- Select the first three letters of the applicant’s NVC case number from the following dropdown list.
- Click on Panel Physician List.
( Note – About Adobe Reader : In order to download the Panel Physician List, you will need to have a recent version of Adobe Reader installed on your computer. If you do not have Adobe Reader on your computer, please visit http://www.adobe.com. There is no charge to download Adobe Reader. Please note that you may receive a “file corrupted” error message if you are using an older version of Adobe Reader.)
- Contact one of the designated physician’s offices to arrange the applicant’s medical exam. Please give the doctor the date of the immigrant visa appointment or explain that the exam is for an immigrant visa applicant. The panel physician will advise you of the cost of the exam and tests.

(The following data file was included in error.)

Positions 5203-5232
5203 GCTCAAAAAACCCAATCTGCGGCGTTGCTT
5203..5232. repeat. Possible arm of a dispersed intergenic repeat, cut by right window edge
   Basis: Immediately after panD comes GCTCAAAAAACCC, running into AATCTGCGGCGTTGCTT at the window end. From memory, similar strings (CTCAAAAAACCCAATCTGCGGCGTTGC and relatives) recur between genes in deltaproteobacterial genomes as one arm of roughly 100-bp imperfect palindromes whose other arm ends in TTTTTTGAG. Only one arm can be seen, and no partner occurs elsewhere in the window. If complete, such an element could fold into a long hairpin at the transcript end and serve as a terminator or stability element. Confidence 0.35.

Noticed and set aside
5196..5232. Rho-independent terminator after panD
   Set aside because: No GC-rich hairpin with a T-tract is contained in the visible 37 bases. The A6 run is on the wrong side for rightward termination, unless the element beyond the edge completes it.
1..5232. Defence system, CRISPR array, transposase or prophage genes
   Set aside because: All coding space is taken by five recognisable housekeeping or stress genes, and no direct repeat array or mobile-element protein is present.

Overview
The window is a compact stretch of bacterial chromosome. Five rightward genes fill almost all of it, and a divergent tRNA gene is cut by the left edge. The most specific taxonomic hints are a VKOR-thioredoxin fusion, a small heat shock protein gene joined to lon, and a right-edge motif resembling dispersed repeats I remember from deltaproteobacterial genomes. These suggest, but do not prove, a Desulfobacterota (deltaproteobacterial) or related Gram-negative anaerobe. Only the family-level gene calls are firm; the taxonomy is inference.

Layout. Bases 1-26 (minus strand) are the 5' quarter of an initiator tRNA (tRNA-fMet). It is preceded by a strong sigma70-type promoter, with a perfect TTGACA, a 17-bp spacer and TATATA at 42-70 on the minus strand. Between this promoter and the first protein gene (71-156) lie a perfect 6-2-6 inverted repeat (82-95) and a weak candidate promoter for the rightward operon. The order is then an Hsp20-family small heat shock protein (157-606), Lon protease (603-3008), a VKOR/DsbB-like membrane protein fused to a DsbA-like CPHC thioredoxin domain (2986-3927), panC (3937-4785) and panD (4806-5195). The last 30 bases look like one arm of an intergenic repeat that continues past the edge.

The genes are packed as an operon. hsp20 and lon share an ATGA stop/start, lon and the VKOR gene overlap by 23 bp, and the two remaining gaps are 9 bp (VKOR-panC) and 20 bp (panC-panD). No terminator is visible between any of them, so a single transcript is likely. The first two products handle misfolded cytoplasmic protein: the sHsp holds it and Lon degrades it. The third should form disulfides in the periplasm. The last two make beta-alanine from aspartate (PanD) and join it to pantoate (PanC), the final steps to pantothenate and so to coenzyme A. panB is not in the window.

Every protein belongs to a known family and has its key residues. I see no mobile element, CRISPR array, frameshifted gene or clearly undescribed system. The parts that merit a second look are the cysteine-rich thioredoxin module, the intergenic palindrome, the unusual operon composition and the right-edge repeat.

- Obtain the applicant’s vaccination records, immunization records, and prior chest x-rays.
- Bring the following to the examination:
- Copies of prior medical records, immunization records, and prior chest x-rays
- The applicant’s passport, identity card, laissez-passer, or travel document
Questions: If the applicant has any special medical conditions or to answer any general questions about the medical examination, please see the Medical Examination Frequently Asked Questions.
Appointment NVC Processing
The applicant and each family member who will accompany the applicant to the United States will need to submit two front-view color photographs with a white background.
The photographs must be square measuring 2 inches x 2 inches (5 cm x 5 cm).
- Head should be positioned directly facing the camera
- Photographs should capture from slightly above top of hair to middle of chest
- Eyes should be open and looking at the camera
- Eyeglasses should be worn if normally used by the subject
- Glare on eyeglasses can usually be avoided with a slight upward or downward tilt of the head
- Background should be white or off-white